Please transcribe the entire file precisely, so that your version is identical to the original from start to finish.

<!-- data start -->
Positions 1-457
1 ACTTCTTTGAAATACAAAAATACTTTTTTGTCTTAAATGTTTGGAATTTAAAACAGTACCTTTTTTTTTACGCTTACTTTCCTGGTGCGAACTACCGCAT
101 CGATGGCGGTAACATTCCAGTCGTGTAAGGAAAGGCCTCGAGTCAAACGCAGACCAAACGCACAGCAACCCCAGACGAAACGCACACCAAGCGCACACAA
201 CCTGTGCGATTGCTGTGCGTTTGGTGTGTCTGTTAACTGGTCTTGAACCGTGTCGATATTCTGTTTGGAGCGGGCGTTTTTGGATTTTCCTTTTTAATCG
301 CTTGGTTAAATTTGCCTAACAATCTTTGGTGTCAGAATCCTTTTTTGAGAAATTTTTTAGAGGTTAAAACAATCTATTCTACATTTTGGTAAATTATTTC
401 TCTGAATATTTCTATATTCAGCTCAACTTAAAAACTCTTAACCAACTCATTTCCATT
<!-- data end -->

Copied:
Positions 1-457
1 ACTTCTTTGAAATACAAAAATACTTTTTTGTCTTAAATGTTTGGAATTTAAAACAGTACCTTTTTTTTTACGCTTACTTTCCTGGTGCGAACTACCGCAT
101 CGATGGCGGTAACATTCCAGTCGTGTAAGGAAAGGCCTCGAGTCAAACGCAGACCAAACGCACAGCAACCCCAGACGAAACGCACACCAAGCGCACACAA
201 CCTGTGCGATTGCTGTGCGTTTGGTGTGTCTGTTAACTGGTCTTGAACCGTGTCGATATTCTGTTTGGAGCGGGCGTTTTTGGATTTTCCTTTTTAATCG
301 CTTGGTTAAATTTGCCTAACAATCTTTGGTGTCAGAATCCTTTTTTGAGAAATTTTTTAGAGGTTAAAACAATCTATTCTACATTTTGGTAAATTATTTC
401 TCTGAATATTTCTATATTCAGCTCAACTTAAAAACTCTTAACCAACTCATTTCCATT